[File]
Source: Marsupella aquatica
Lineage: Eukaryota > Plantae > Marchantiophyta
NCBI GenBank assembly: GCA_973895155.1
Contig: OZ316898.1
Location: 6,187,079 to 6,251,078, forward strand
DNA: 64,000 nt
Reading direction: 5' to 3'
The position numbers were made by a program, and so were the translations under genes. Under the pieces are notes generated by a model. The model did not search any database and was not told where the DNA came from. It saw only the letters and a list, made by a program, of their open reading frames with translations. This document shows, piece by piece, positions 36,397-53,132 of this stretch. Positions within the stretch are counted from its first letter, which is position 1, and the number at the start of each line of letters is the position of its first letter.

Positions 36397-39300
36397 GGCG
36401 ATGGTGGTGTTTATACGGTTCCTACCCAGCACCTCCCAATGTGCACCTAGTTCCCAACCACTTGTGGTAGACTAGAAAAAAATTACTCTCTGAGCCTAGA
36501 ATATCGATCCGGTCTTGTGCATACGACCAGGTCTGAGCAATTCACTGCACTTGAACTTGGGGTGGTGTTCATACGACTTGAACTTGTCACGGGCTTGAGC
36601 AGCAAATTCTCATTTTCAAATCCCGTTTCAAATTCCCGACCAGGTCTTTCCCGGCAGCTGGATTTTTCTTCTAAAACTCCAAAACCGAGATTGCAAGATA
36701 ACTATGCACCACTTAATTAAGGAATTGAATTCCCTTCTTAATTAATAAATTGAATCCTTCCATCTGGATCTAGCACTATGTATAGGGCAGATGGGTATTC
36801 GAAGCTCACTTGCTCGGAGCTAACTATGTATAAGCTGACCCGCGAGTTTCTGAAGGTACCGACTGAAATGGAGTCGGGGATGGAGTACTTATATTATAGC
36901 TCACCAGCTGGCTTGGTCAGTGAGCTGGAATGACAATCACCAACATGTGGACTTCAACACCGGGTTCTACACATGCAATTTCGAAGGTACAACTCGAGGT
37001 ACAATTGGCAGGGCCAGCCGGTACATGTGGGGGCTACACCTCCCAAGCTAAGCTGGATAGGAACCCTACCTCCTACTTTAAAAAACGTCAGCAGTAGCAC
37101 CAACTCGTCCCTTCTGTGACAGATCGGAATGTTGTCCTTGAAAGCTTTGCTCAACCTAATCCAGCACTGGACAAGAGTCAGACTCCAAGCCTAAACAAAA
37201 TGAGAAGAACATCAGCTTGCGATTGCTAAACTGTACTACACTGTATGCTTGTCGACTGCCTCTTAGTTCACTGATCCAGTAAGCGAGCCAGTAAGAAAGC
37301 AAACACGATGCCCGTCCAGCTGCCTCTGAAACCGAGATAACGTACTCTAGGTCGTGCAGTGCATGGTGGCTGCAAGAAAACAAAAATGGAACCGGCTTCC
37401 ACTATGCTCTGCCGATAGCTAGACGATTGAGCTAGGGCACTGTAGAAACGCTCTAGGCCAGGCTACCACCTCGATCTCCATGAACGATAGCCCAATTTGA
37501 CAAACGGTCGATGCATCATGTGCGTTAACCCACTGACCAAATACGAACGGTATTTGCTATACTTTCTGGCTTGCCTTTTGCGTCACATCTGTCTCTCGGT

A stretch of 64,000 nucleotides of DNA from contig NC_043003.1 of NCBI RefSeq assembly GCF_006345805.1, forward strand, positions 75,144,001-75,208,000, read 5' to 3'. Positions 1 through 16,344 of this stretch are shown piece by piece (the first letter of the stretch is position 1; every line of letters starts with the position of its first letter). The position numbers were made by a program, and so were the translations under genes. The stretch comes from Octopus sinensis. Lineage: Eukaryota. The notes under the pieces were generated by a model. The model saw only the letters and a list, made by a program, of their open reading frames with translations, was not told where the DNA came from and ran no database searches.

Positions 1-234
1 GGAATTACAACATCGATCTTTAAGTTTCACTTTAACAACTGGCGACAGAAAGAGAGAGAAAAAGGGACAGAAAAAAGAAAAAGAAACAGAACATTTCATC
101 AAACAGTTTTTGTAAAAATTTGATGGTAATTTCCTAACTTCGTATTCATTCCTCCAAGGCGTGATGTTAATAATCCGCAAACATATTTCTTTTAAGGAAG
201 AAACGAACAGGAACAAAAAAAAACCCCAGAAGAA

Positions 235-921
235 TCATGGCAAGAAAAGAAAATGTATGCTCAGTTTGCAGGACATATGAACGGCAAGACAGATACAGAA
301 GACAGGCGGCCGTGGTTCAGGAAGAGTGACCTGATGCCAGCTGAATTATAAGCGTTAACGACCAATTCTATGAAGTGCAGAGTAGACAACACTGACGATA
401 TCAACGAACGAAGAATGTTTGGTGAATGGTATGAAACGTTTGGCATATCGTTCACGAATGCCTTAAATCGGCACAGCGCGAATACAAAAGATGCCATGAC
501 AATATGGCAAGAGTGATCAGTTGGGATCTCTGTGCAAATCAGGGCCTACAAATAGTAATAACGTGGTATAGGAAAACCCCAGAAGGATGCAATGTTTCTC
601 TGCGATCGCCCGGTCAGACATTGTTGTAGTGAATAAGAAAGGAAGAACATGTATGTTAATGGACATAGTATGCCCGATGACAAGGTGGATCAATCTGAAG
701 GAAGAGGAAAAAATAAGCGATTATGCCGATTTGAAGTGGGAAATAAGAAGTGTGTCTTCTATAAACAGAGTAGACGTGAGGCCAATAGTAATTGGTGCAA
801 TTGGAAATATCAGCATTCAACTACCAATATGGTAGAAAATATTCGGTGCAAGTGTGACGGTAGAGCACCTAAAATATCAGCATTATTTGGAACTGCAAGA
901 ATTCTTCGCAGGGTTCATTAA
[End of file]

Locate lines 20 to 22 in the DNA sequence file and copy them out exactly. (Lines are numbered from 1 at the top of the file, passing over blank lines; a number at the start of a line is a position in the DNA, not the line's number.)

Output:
37301 AAACACGATGCCCGTCCAGCTGCCTCTGAAACCGAGATAACGTACTCTAGGTCGTGCAGTGCATGGTGGCTGCAAGAAAACAAAAATGGAACCGGCTTCC
37401 ACTATGCTCTGCCGATAGCTAGACGATTGAGCTAGGGCACTGTAGAAACGCTCTAGGCCAGGCTACCACCTCGATCTCCATGAACGATAGCCCAATTTGA
37501 CAAACGGTCGATGCATCATGTGCGTTAACCCACTGACCAAATACGAACGGTATTTGCTATACTTTCTGGCTTGCCTTTTGCGTCACATCTGTCTCTCGGT